The Foolproof Way To Dry And Preserve Your Flowers

Flowers come alongside most of the big moments in life, from graduations to weddings and everything in between. It makes sense that you may find yourself attached to your blossoms after the event is over. Luckily, preserving your bouquet is much easier than you think, and you can keep a memory of your special day for years to come.

To dry your blossoms, you can employ a variety of different techniques. Starting with the most common method, air drying is an easy, if time-intensive, way to preserve your flowers. According to FTD, you can start by removing any leaves from the stems and then tying them together with a string. From here, you can attach them to a stick, a rod or anything that's hanging in your house. Letting them dry upside down, the process takes about three to four weeks. The outlet notes that you should ensure that you hang the flowers in a cool, dimly-lit area for optimal drying results. Once they're completely dry, finish off your bouquet with a round of hairspray to ensure their longevity. However, it's important that your stems never stand in direct sunlight at any point — this makes their colors fade, no matter what stage they're in.

If three weeks seems like much too long, you can also dry your flowers in the microwave. Obviously less organic, this method requires silica sand, a bowl, and some water.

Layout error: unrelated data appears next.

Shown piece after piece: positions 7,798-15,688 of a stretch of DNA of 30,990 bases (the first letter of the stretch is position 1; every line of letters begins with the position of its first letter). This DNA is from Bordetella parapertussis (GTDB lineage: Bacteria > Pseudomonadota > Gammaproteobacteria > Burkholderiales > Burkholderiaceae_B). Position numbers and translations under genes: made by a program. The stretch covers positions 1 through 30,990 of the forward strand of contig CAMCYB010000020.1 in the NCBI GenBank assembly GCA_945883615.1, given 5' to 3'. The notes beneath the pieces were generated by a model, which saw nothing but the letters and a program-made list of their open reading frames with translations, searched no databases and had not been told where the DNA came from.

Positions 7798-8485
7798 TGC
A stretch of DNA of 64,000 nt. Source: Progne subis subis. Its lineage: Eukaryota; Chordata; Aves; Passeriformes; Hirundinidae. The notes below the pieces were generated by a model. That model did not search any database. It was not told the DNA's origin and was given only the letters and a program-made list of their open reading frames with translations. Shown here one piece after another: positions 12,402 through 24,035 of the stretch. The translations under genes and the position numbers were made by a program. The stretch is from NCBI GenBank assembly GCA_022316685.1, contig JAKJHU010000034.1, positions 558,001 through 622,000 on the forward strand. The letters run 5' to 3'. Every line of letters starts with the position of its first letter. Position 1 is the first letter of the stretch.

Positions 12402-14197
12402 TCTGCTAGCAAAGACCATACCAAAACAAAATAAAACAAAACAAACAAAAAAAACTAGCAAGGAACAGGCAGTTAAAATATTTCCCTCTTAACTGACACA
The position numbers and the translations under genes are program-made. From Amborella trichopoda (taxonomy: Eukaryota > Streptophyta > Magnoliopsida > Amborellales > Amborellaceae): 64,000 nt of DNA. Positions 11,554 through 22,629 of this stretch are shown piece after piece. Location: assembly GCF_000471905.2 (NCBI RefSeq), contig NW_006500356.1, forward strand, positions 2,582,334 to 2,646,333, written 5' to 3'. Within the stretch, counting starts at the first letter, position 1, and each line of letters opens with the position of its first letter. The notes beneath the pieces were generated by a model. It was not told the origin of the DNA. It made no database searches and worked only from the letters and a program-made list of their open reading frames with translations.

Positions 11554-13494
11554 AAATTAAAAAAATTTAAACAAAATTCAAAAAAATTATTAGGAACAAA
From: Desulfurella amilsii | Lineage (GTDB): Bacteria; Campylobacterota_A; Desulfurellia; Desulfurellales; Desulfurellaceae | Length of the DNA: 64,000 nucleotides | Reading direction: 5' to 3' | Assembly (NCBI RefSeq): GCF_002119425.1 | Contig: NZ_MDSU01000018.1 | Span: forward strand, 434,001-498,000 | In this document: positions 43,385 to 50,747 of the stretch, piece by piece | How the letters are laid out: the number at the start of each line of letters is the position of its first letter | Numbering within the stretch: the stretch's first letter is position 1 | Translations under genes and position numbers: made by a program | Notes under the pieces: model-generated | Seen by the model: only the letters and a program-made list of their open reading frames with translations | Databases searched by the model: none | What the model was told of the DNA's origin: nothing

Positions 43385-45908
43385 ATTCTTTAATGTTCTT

You can press your flowers in the microwave

Once you've accumulated all of your materials, start with the same first step — removing the leaves off of your flowers. FTD recommends beginning by adding a layer of silica sand to the bottom of a microwave-safe bowl, then adding your flower and covering it fully by pouring more sand on top. Place a mug full of water next to your bowl and heat for thirty seconds in intervals. This may take between two to three minutes to fully dry out your blossom, and, once it's finished, you should leave it in the sand for at least 24 hours, the outlet notes.

Of course, you can always opt for the old-fashioned method of pressing. Reader's Digest explains that this technique starts with a heavy book, some parchment paper, and your flowers. Simply grab your heavy book and find a page to line with parchment paper. Arrange your stems in a pattern that you like — ensuring that no pieces of your flowers touch one another — and simply close the book. Come back in a week or so and check to see your new art! You can frame these pieces, or make bookmarks or cards as well.

Whether you're using the technique as a rainy day art project or monthly activity, preserving flowers can leave you with gorgeous accent pieces that you can use for years to come.